Gas Gift Card Provider Acquires Prepaid Services Company
SVM LP, a provider of gift card solutions for businesses, has acquired 1to1 Card, a leader in the delivery of prepaid card management services for multiple payment products including incentive, loyalty and promotional cards, rebates, pay cards and general-purpose reloadable cards. SVM offers gift cards from every major gasoline company in the United States. SVM now becomes a single source for both open- and closed-loop cards with customization capabilities for a wide variety of products. SVM’s acquisition of Woodridge, Ill.-based 1to1 Card will enhance the company’s incentive business and bring a variety of new products, services and expertise to its business-to-business customer network. Story in CSP Daily News.

2.2 Million Cancer Patient Records Exposed in Clinic Breach
21st Century Oncology Holdings has warned 2.2 million patients that their health data and Social Security numbers were stolen from its network. The breach, which was discovered last November, was not revealed until March 4. The stolen data included patient names, Social Security numbers, physician names, treatment information, diagnoses and insurance information. According to 21st Century Oncology, which operates 145 cancer treatment centers in the United States and 36 in Latin America, the hackers first gained access to its network in October, but it had to wait to notify patients until the FBI Investigation concluded. Story by Bill Hardekopf for LowCards.com.

RushCard Looks to Settle Class Action Lawsuits after System Outage Impacted Thousands
Six months after a botched systems upgrade left hundreds of thousands of RushCard prepaid debit card users locked out of their accounts, the company is preparing to settle several lawsuits stemming from the debacle. In a motion filed March 15, a Manhattan court agreed to put the brakes on a pair of class action lawsuits filed by RushCard users in the Southern District of New York while they work out a group settlement with RushCard. It’s highly unlikely the terms of the settlement, which should be finalized by the end of May, will be made public. It’s possible the settlement could encourage other consumers to file their own complaints. But even with this settlement, the company will still face the possibility of an investigation by federal agencies. Story by Mandi Woodruff for Yahoo Finance.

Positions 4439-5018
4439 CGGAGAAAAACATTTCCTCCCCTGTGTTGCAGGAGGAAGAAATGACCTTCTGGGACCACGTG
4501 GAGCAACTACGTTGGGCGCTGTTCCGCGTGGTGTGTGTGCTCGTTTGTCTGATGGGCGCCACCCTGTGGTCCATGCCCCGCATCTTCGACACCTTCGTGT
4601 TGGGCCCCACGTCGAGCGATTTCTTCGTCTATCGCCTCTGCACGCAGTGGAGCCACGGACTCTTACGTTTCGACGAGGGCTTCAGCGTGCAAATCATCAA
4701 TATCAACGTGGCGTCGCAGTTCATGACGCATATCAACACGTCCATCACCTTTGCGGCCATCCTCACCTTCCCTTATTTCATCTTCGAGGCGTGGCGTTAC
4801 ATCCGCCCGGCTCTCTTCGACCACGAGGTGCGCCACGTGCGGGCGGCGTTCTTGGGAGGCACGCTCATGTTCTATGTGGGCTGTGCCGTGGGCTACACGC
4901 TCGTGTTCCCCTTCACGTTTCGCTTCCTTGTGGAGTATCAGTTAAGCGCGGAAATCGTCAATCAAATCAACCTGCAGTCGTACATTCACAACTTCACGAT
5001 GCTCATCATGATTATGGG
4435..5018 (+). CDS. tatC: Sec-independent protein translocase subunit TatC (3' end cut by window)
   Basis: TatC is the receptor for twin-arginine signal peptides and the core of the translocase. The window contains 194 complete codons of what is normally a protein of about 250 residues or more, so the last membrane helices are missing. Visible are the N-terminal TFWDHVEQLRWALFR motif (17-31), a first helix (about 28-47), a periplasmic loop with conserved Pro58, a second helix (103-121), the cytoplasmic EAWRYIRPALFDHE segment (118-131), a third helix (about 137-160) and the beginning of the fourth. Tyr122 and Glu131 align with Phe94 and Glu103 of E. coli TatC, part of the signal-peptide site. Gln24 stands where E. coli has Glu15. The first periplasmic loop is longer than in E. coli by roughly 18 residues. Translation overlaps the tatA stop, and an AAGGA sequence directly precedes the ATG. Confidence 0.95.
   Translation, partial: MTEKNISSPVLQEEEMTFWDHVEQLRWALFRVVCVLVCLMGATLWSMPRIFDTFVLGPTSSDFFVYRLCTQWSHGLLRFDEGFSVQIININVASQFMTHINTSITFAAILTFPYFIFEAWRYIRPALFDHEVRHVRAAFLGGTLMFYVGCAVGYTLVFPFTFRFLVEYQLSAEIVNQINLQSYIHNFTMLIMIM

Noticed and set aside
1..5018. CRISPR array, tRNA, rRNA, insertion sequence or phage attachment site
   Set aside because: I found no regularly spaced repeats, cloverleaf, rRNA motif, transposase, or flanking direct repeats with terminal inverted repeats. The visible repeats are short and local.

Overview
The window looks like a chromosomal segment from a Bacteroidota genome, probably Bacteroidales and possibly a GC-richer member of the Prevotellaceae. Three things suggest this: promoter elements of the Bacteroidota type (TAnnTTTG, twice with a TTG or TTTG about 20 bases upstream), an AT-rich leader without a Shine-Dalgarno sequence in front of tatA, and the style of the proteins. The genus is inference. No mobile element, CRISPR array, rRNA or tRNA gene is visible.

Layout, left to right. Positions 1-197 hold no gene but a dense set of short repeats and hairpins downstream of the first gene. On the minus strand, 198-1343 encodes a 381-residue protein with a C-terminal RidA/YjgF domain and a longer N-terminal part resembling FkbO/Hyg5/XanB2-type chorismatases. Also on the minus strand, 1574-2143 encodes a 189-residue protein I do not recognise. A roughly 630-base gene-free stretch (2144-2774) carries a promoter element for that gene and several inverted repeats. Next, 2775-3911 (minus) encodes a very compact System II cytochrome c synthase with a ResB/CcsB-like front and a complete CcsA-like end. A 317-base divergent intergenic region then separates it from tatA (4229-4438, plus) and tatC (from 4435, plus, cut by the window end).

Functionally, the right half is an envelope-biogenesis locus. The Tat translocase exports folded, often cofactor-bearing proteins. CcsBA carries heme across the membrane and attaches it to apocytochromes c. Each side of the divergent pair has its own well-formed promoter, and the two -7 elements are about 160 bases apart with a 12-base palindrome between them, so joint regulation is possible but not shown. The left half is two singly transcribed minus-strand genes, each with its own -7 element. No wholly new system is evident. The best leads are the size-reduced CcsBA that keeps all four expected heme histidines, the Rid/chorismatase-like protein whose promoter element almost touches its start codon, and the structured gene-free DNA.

2016 Data Breaches Up 4.7% Year Over Year
The latest count from the Identity Theft Resource Center (ITRC) indicates that there has been a total of 155 data breaches recorded through March 15, 2016. The total number of breaches in 2015 came in at 781, just two shy of the record 783 breaches that ITRC tracked in 2014. The 155 data breaches reported so far for 2016 is 4.7% higher than the number reported for the same period last year. A total of more than 169 million records were exposed in 2015. Story by Paul Ausick for 24/7 Wall Street.

American Express Says Hackers Stole a Bunch of Customer Data
American Express is warning some customers that their personal details may have been exposed due to a data breach of a third-party service provider. A notification letter filed with the California Attorney General’s office on March 10 explains the credit card company became aware “that a third party service provider engaged by numerous merchants experienced unauthorized access to its system”–meaning that a hacker/hackers likely gained access to a database and downloaded customer info. The company says in the letter the data apparently includes customer account numbers, names, and other card information. The breach occurred on Dec. 7, 2013, but it did not involve American Express-owned systems. Story by Paul Szoldra for Tech Insider.

LowCards.com Weekly Credit Card Rate Report
Based on the 1,000+ cards in the LowCards.com Complete Credit Card Index, the average advertised APR for credit cards is 14.80 percent, the same as last week. Six months ago, the average was 14.59 percent. One year ago, the average was 14.48 percent.



The information contained within this article was accurate as of March 18, 2016. For up-to-date
information on any of the terms, cards or offers mentioned above, visit the issuer's website.